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    Candidates for Spanish general elections People's Party (PP) Pablo Casado, Spanish Prime Minister and Socialist Workers' Party (PSOE) Pedro Sanchez, Ciudadanos' Albert Rivera and Unidas Podemos' Pablo Iglesias attend a televised debate ahead of general elections in Pozuelo de Alarcon, outside Madrid, Spain, April 22, 2019 | Photo: Reuters

Published 23 April 2019

The Socialists are front runners for the election but may not win enough seats to govern on their own.

Spanish Prime Minister Pedro Sanchez said on Tuesday his Socialist party did not intend to include the center-right Ciudadanos in any governing alliance if his party wins Sunday's national election.

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"Entering an alliance with a party that has put cordon sanitaire around the Socialist Party is not part of my plans," Sanchez said at the start of Tuesday's second televised debate between himself and three other party leaders.

Ciudadanos, or Citizens, has previously said it will not join any coalition led by Sanchez, and its leader Albert Rivera - together with Conservative Partido Popular's (PP) Pablo Casado - renewed the two-pronged attack they had directed at the prime minister on Monday.

The main contenders in Spain's parliamentary election traded verbal blows over jobs and national identity on Tuesday, 

The election is the country's most divisive in decades and, with no single party close to winning a parliamentary majority, its outcome is uncertain. Polls have shown that up to four in 10 voters have yet to decide whom to cast their ballot for.

Sanchez looks best placed to form a government if his Socialist Party wins around 30 percent of the vote that surveys have suggested.

But he would need to team up with one or more parties to form a parliamentary majority, and on Tuesday he distanced himself from one option.

The economy made a late appearance as an election topic in a wide-ranging and at times chaotic debate that also took in immigration, housing and gender equality.

But as on Monday, one of the most emotive issues remained Catalonia and the region's botched 2017 independence bid, which came close to triggering a constitutional crisis.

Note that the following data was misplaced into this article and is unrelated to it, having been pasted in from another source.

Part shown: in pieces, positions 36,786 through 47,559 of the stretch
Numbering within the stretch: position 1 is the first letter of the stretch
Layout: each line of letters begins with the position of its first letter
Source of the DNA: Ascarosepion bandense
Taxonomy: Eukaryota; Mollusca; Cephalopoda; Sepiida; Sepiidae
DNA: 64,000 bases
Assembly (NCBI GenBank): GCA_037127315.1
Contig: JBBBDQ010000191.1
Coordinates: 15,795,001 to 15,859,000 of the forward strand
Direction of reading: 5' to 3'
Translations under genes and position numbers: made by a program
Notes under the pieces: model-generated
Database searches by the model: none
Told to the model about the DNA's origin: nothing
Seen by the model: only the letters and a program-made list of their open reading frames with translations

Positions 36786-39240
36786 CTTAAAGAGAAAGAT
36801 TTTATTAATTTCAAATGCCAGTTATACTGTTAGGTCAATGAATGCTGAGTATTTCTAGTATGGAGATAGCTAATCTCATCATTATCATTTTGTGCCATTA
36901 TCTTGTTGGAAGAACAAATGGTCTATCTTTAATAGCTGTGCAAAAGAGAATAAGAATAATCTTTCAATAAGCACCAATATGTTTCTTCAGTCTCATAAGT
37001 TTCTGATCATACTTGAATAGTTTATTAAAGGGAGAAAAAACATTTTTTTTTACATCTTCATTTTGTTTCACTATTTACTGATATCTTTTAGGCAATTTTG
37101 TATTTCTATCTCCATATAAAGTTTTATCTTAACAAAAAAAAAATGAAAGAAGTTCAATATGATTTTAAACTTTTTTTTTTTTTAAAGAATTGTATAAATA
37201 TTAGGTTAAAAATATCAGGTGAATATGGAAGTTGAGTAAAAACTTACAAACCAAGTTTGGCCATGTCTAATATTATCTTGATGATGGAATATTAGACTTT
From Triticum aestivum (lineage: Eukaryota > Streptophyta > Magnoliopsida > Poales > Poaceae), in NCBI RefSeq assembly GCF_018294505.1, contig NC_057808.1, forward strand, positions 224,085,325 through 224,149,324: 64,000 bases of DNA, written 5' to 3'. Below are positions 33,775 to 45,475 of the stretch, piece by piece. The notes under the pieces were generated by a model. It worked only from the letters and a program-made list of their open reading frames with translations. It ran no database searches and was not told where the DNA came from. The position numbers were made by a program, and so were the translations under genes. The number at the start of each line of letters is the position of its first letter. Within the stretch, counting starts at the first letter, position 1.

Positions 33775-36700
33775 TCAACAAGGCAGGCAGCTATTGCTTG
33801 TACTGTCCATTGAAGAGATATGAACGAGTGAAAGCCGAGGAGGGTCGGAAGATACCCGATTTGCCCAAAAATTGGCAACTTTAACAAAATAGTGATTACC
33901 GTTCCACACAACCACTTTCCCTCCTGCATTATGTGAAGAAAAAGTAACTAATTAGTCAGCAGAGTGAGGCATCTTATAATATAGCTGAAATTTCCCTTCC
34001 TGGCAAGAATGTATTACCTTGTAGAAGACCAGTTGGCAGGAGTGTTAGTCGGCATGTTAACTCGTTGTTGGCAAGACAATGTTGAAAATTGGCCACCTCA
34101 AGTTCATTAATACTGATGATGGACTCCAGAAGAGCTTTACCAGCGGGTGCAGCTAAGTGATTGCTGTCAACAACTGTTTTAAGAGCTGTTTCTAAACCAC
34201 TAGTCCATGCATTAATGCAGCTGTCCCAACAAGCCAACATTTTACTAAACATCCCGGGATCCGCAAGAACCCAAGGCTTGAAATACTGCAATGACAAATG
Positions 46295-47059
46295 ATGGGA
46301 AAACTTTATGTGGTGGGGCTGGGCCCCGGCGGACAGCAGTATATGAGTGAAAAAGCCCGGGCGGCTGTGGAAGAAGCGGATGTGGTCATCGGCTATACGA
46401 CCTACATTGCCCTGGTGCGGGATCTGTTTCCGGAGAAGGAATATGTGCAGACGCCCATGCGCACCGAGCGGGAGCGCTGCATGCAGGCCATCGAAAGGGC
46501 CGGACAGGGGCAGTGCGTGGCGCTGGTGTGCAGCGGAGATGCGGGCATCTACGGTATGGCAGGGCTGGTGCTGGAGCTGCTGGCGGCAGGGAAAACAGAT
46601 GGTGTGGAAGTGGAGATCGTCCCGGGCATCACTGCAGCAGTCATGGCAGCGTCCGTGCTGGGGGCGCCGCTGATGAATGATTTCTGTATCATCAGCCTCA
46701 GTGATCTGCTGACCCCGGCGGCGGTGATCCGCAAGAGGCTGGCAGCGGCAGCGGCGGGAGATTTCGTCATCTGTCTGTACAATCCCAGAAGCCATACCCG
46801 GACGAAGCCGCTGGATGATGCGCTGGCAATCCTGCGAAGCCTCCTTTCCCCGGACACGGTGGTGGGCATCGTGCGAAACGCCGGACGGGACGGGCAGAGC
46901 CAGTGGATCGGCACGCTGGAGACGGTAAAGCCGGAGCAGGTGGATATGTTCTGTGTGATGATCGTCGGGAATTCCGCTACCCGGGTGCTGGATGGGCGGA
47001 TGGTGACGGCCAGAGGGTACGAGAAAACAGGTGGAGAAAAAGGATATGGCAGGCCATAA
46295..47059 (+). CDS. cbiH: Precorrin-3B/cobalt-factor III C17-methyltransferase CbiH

Casado called Sanchez "the favorite candidate of the enemies of Spain" and Rivera told him: "Many Socialists are disappointed with you because you want to liquidate Spain."

Sanchez, who became prime minister in June, has been more open to dialogue with Catalan separatists than his conservative predecessor Mariano Rajoy.

But he reiterated on Tuesday that he was ruling out any moves toward independence for the region, and that its pro- and anti-secessionist factions needed to negotiate with each other.

The rightist candidates also attacked Sanchez over unemployment. Casado compared Spain's economy to thrice bailed-out Greece and Rivera called the country "the European joblessness champion."

The jobless rate remains above 14 percent.

"This country's problem is short-term employment," said Pablo Iglesias of far-left Unidas Podemos.

Publication of official opinion polls ended six days before the election and in Monday's final survey, by GAD3 in ABC newspaper, the Socialists scored 31.5 percent of the vote, giving Sanchez far more leeway than others to pitch for coalition partners.

However, he may well need to bring separatist lawmakers on board, which would complicate any broader alliance.

A putative coalition of PP, Ciudadanos and the far-right Vox of Santiago Abascal scored a combined 45 percent - putting them short of a parliamentary majority.

Vox was not invited to the debate as it is not currently represented in Spain's parliament.


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